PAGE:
NET Runtime Optimization Service (mscorsvw.exe) uses CPU & RAM while machine is not idle - by Mike Honey - Manga Solutions

Status : 

  Not Reproducible<br /><br />
		The product team could not reproduce this item with the description and steps provided.<br /><br />
		A more detailed explanation for the resolution of this particular item may have been provided in the comments section.

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ID 783503 Comments
Status Closed Workarounds
Type Bug Repros 0
Opened 4/11/2013 7:45:23 PM
Access Restriction Public


Via Windows Task Manager, I frequently notice that instances of mscorsvw.exe are consuming 100% of one Core and as much as 2GB RAM for many minutes.  From my understanding this process is spawned from the NET Runtime Optimization Service, and should only be active when the machine is idle.  This behaviour occurs whether the machine is idle or not. 

Obviously such intense resource use has a significant impact on the performance of the machine.
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Posted by Microsoft on 4/16/2013 at 3:02 PM
Thank you for your feedback. Since the scheduling policy of .NET Runtime Optimization Service is different depending on the type of the OS and .NET Framework, could you please provide the following information: What is the version of the .NET Framework, and the version of the Windows? Is this a client or server SKU of OS? What are the parent processes of mscorsvw.exe?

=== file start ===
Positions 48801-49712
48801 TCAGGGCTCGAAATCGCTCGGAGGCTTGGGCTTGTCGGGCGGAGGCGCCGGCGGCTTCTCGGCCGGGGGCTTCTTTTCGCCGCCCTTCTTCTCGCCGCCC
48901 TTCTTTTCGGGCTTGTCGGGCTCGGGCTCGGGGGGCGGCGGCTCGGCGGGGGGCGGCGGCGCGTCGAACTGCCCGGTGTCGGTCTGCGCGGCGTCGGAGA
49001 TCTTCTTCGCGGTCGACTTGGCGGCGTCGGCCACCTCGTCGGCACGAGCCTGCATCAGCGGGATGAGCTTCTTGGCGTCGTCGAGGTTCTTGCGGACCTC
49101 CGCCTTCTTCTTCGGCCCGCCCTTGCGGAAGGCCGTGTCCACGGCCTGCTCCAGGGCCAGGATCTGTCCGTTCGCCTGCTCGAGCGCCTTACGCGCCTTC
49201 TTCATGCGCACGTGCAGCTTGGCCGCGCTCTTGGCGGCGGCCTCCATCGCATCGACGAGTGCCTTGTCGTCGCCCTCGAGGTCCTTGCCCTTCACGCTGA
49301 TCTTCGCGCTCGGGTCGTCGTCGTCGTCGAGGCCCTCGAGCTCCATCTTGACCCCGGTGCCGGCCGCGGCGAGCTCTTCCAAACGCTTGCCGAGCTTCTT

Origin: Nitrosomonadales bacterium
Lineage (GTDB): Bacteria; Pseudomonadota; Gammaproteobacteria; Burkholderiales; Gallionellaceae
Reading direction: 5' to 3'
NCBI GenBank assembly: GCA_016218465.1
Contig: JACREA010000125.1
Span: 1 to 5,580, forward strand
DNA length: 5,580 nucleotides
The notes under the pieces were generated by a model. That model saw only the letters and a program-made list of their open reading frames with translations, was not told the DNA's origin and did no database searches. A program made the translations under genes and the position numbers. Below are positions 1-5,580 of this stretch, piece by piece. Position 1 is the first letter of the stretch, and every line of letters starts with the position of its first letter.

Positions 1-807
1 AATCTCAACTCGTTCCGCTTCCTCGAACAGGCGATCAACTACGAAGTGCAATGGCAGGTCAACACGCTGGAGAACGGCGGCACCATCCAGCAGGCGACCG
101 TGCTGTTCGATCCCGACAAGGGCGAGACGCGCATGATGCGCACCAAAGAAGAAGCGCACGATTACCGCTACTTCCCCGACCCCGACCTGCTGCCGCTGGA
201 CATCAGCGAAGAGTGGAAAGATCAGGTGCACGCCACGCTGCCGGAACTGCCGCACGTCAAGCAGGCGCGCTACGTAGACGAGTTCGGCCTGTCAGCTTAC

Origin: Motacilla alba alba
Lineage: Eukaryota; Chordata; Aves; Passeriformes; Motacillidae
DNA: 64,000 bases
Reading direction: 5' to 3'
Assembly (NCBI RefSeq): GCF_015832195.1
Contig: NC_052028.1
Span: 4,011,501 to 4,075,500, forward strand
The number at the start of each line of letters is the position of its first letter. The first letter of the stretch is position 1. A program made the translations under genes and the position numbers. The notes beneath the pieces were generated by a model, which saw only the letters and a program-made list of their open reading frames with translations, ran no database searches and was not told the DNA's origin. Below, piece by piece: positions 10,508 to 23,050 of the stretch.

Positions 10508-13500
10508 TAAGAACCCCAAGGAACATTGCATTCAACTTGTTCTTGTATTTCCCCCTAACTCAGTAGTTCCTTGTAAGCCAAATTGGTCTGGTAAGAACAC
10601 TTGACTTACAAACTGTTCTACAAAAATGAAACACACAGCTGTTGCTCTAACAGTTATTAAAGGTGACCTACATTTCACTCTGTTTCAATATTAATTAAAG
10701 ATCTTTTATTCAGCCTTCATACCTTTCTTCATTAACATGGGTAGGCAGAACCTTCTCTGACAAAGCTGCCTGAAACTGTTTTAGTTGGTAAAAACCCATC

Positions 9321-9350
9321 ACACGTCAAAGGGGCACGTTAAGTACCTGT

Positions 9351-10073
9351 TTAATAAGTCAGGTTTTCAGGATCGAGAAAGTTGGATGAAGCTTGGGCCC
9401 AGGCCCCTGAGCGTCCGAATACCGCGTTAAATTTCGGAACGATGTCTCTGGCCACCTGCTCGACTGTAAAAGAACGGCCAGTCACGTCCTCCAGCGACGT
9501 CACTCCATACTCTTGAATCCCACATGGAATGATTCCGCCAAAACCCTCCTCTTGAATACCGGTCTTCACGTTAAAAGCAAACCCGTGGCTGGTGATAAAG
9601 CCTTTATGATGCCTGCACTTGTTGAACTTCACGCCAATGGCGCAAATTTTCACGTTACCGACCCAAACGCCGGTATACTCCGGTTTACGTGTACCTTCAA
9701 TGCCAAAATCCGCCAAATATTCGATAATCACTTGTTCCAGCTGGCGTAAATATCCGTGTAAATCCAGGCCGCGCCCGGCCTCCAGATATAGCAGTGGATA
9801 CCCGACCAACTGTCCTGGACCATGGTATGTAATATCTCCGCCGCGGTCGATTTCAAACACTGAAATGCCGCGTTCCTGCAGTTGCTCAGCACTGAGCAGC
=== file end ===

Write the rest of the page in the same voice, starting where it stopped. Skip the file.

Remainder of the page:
Generally speaking, .NET Runtime Optimization Service runs more proactively on server systems than on client systems. In particular, on Windows Server 2012, it no longer waits for idle, in order to bring the server more quickly to a stable state. In Windows 7 and below, the scheduling is handled by .NET Framework, while on Windows 8 and Windows Server 2012, the scheduling is controlled by Windows. Regardless of the version, the Optimization Service should always be running at low prioriy, to minimize impact to other applications.

John Chen / Common Language Runtime
Posted by Microsoft on 4/15/2013 at 4:25 AM
Sorry the pre comments is wrong comments. Your issue has been routed to the appropriate VS development team for investigation. We will contact you if we require any additional information.
Posted by Microsoft on 4/15/2013 at 4:22 AM
Thank you for submitting feedback on Visual Studio and .NET Framework. In order to efficiently investigate and reproduce this issue, we are requesting a WinPrf file. We look forward to hearing from you with this information.
Posted by Microsoft on 4/11/2013 at 7:51 PM
Thank you for your feedback, we are currently reviewing the issue you have submitted. If this issue is urgent, please contact support directly(